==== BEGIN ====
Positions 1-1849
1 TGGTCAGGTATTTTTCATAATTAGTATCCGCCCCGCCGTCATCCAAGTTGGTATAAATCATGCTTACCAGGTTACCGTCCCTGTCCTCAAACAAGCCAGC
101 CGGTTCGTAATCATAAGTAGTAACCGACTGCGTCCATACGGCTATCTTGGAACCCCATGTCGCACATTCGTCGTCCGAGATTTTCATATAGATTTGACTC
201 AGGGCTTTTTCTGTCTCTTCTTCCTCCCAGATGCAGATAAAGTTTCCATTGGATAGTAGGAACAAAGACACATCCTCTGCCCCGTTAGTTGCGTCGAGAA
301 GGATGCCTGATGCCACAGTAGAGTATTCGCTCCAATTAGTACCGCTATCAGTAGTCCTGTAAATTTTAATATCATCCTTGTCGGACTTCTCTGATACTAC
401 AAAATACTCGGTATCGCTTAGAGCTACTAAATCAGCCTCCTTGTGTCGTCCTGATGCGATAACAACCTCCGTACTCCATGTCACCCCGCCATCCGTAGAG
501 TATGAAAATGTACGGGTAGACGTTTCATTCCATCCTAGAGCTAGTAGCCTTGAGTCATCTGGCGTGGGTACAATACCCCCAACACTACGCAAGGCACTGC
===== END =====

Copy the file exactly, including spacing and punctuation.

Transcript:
Positions 1-1849
1 TGGTCAGGTATTTTTCATAATTAGTATCCGCCCCGCCGTCATCCAAGTTGGTATAAATCATGCTTACCAGGTTACCGTCCCTGTCCTCAAACAAGCCAGC
101 CGGTTCGTAATCATAAGTAGTAACCGACTGCGTCCATACGGCTATCTTGGAACCCCATGTCGCACATTCGTCGTCCGAGATTTTCATATAGATTTGACTC
201 AGGGCTTTTTCTGTCTCTTCTTCCTCCCAGATGCAGATAAAGTTTCCATTGGATAGTAGGAACAAAGACACATCCTCTGCCCCGTTAGTTGCGTCGAGAA
301 GGATGCCTGATGCCACAGTAGAGTATTCGCTCCAATTAGTACCGCTATCAGTAGTCCTGTAAATTTTAATATCATCCTTGTCGGACTTCTCTGATACTAC
401 AAAATACTCGGTATCGCTTAGAGCTACTAAATCAGCCTCCTTGTGTCGTCCTGATGCGATAACAACCTCCGTACTCCATGTCACCCCGCCATCCGTAGAG
501 TATGAAAATGTACGGGTAGACGTTTCATTCCATCCTAGAGCTAGTAGCCTTGAGTCATCTGGCGTGGGTACAATACCCCCAACACTACGCAAGGCACTGC